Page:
Volunteer Life

Eggplant Pizza for 23

Teaching 25 small children English for seven hours a day in a hot classroom where tears and didn’t-quite-make-it-to-the-bathroom moments are not infrequent is stressful in itself. I’ve had students spin around in a circle so fast that they throw up at snack and students wet their pants back-to-back in the middle of a math lesson.

Some Things I Love About Cofradia

My Saturdays fall into two categories now that I’m a kindergarten teacher: either I do a lot or I do a whole lot of nothing. After a long, hot week of teaching, my body still wakes me up around 6:00 am (and if habit doesn’t get me, the rooster next door does). I usually do my laundry, eat breakfast, catch up on emails and messages.

Amigos: The Beginning

It has been occurring to me recently, as I’m sure it has occurred to many of you, that time never feels like it is passing in the amount that it actually is. That is to say, it feels like a month since I’ve written, when it has only been a couple of weeks.

Desfile de Antorchas

Monday night was Cofradia’s Desfile de Antorchas. For people that don’t speak Spanish and don’t want to put that into Google Translate, that means The Torch Parade. Every school in the presiding area comes together and meets on what seems like a random street corner where the parade starts.

The First Day of School

It’s 6:45 am on a balmy Honduran morning. You know those days; when you wake up and can taste the droplets of humidity on your tongue. The wisps of clouds that snuck onto the sky during the night persist into the morning; giving you hope that perhaps today will be just a little cooler.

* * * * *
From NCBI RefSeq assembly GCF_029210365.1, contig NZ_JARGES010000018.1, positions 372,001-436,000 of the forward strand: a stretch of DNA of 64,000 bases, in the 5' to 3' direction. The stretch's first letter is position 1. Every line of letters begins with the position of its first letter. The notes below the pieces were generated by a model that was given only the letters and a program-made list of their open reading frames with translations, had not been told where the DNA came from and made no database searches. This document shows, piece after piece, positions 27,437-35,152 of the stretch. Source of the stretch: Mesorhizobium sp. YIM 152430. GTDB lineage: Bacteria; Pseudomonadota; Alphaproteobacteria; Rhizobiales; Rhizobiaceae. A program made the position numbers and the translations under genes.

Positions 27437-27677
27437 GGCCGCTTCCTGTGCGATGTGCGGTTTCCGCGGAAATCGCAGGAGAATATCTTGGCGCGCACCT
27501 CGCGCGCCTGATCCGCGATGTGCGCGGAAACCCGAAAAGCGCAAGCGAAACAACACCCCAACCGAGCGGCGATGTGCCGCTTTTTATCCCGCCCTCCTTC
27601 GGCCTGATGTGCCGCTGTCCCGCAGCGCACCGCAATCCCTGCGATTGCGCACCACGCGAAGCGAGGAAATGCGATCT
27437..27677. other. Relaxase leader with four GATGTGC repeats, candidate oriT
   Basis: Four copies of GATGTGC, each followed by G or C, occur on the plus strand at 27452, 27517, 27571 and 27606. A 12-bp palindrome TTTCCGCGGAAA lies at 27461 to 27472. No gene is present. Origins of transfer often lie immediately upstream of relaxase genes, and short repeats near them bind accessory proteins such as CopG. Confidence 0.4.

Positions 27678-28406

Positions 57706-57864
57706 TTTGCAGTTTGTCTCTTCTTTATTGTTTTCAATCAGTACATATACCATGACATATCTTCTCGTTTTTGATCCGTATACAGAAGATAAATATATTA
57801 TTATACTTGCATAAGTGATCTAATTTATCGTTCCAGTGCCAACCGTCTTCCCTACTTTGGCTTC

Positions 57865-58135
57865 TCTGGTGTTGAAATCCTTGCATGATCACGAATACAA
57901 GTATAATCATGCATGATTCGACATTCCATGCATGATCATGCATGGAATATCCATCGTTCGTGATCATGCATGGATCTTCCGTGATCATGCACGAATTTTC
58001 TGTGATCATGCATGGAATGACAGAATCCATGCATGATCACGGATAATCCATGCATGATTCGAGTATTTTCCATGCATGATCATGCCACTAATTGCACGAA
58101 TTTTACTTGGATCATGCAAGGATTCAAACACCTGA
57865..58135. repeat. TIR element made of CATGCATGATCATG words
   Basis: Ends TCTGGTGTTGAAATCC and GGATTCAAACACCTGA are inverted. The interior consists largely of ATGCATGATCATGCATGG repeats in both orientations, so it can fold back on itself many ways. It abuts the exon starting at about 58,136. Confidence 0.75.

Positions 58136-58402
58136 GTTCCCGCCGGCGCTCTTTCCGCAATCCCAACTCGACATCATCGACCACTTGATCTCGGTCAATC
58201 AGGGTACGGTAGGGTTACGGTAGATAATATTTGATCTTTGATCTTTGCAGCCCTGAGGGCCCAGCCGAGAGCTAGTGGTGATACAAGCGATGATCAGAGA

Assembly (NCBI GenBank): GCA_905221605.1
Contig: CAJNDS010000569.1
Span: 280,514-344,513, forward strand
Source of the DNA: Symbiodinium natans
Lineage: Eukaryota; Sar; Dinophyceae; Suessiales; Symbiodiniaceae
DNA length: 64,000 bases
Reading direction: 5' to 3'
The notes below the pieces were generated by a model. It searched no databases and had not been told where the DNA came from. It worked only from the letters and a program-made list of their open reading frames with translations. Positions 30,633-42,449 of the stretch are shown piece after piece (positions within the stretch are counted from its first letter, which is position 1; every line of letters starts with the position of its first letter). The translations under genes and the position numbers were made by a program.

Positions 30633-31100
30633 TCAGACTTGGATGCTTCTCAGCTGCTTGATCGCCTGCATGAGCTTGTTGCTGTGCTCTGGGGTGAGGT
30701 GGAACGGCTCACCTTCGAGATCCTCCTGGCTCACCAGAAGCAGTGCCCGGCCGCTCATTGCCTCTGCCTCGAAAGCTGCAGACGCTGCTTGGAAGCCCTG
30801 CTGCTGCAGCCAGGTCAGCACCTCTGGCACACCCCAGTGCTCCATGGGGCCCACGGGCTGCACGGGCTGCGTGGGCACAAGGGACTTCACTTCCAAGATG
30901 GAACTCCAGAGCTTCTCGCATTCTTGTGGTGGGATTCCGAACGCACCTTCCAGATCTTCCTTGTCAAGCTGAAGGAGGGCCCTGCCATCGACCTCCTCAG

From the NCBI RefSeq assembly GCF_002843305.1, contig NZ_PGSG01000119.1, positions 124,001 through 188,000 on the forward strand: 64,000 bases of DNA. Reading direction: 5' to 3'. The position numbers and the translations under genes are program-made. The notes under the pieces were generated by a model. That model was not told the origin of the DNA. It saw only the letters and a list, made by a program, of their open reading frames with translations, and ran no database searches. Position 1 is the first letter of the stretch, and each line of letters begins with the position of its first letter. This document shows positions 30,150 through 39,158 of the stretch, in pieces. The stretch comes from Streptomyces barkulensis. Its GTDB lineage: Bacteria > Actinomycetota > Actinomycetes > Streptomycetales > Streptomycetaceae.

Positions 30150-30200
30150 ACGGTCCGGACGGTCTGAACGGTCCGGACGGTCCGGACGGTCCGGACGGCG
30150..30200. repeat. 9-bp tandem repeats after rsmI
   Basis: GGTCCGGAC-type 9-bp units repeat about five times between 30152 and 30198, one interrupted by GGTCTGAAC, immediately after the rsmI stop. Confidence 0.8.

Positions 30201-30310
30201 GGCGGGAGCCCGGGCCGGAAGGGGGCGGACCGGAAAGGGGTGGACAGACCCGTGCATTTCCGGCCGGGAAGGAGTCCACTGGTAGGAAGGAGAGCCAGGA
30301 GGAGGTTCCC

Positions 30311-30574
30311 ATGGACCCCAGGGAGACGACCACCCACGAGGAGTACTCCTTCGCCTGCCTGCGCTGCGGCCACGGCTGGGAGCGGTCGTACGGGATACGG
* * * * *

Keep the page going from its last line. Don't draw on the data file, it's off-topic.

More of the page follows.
One Down, Many to Go

Today Mr. Ben, the (formerly) second grade teacher at ADJ left. After arriving in Cofradia last night, he caught an early flight from San Pedro and is probably at home in the States by now. He was the first teacher to leave and with him starts the great exodus of BECA teachers from Honduras. It was the first goodbye of many to come.

No Water? No Problem!*

*Just kidding. It’s a pretty big problem.

My Saturday morning routine: wake up early because my body is always on the school schedule, make a large cup of coffee, throw my dirty, sweaty week’s worth of clothes in the washer, and wait to hang it up, enjoying the peace and quiet before my roommates and the rest of Cofradia wakes up.

Día típico at SJBS

March was a long month for SJBS-ers. No three-day weekends to travel around, third parcial exams, and the same day-in, day-out of teaching. Luckily, we got to celebrate Dia Tipico and break up the monotony, as well as drink lots of jamaica juice, eat some yummy (and not-so-yummy Honduran food), and watch some excellent folkloric dancing.